I had the great privilege of watching faith in action this weekend. I spent time with Becca Stevens and two women, Katrina and Sheila, of the community of Magdalene and Thistle Farms. If you do not know of the Rev. Becca Stevens or the Women of Magdalene, I urge you to do so. They are phenomenal gifts from God just waiting to share their love and life with all who are looking for a chance to dance a new dance.
Here are some of the things I brought home with me.
To heal it we have to first deal with it. – name it and own it.
We are called to get our hands dirty. – we cannot dictate from on high, we have to be involved.
We are not called to change the world; we are called to love the world.  – with our love, change is brought about. If we try to change things, we have a tendency to dictate what change is needed. We don’t often really know what that is.
Love heals. It is lavish, economical and it is radical. AND it will always bear fruit.
To worry is a waste of time. We cannot get weary – take a little time to rest and then go do good, do more rather than less. There is no time to be tired and no time to worry.
We need to stand on new ground, understanding that it is Holy.
Little girls do not dream of being prostitutes, addicts or being victims of rape.
“You can’t be willing to die for something if you are not willing to live for it.”
Worthiness is another word Becca used. We gauge UNworthiness on a daily basis. Is that person worthy of a handout? ‘He/she will probably just use it for drugs or cigarettes or booze.’ Boom. Unworthy. ‘They will just sell their bus passes for drugs or cigarettes or booze.’ Boom. Unworthy. ‘We don’t give them money when they come into our building because they can get what they need from other places in town that are in that business.’ Boom. Unworthy.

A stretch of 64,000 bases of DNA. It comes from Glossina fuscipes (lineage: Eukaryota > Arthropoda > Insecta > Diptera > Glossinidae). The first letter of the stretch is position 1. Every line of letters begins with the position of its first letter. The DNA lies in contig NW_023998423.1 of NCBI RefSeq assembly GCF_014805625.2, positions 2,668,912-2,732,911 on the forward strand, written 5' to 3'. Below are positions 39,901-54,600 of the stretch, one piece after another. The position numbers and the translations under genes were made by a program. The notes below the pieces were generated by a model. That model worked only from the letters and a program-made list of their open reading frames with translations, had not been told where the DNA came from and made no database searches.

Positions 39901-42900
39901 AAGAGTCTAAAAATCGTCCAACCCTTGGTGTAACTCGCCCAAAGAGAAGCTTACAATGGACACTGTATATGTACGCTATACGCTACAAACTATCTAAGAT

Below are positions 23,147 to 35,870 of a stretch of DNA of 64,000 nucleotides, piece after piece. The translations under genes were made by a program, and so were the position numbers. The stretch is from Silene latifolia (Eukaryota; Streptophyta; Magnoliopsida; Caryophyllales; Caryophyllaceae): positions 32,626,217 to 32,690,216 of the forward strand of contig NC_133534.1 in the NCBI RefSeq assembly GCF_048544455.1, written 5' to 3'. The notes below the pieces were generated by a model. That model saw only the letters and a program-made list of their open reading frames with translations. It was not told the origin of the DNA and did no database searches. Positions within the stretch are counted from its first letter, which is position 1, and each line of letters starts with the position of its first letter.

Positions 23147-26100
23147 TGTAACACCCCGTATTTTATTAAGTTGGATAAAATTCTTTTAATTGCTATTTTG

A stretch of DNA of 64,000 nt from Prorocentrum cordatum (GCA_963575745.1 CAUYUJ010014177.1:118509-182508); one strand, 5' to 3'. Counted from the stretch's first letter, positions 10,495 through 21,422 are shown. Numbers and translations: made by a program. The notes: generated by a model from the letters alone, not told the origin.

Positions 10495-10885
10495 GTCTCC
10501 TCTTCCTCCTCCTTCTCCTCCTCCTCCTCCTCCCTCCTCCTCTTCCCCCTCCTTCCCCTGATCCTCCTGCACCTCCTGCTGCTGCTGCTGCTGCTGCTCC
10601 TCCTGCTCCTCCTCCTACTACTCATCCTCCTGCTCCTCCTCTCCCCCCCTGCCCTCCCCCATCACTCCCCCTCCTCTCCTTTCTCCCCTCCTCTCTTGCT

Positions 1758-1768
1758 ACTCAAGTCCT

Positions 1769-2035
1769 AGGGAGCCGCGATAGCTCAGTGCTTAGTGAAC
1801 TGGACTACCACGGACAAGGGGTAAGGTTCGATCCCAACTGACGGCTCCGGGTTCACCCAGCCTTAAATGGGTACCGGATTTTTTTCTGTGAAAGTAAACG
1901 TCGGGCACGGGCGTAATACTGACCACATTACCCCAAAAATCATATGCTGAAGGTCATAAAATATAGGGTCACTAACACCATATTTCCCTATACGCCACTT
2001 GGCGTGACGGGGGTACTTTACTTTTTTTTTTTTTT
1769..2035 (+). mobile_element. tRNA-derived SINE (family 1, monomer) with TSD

Determining UNworthiness is just not our job. Declaring all people as children of God worthy is.
Nowhere in any of Becca’s, Katrina’s or Sheila’s talk, was the matter of money discussed in relationship to worthiness. Rather, they spoke of Lavish, Lavish love. It costs nothing to manufacture. It is brand new every time it is given away. It is radical because it goes to the very root of Scripture – Love one another. Help one another. Don’t give leftovers – give what is on your back, give new, they said. Because everyone is worthy of that.
A woman or girl child on the streets is in serious danger of being raped, not once or twice but repeatedly. It doesn’t matter if a man is with them or not. They are in danger.
The questions we have to ponder seriously and intentionally are what are we spending money on? If it is not lavish, economical and Radical, maybe we need to cut it out. 

2 comments:

PseudoPiskie said...

I call the parish I attended yesterday my "heart" parish. It is the only church I know of that has no anxiety. If you ever come this way again, check out Holy Cross in North East, PA, just up the road from the Benedictines. They seem to be able to do everything they dream up regardless of the expense. And they tithe to outreach. Of course it took them many years to get to this place. I don't know if I can guide our parish in that direction but I'm trying. If our attitude doesn't change this fall, I may resign and drive the 70 miles to be part of a parish that works.

Barbi Click said...

Oh, PseudoPiskie, I so hope to come that way again. If it didn't snow so dang much up there, I would have been there rather than StL! :-)
WHEN I do, I will check out you "heart" parish.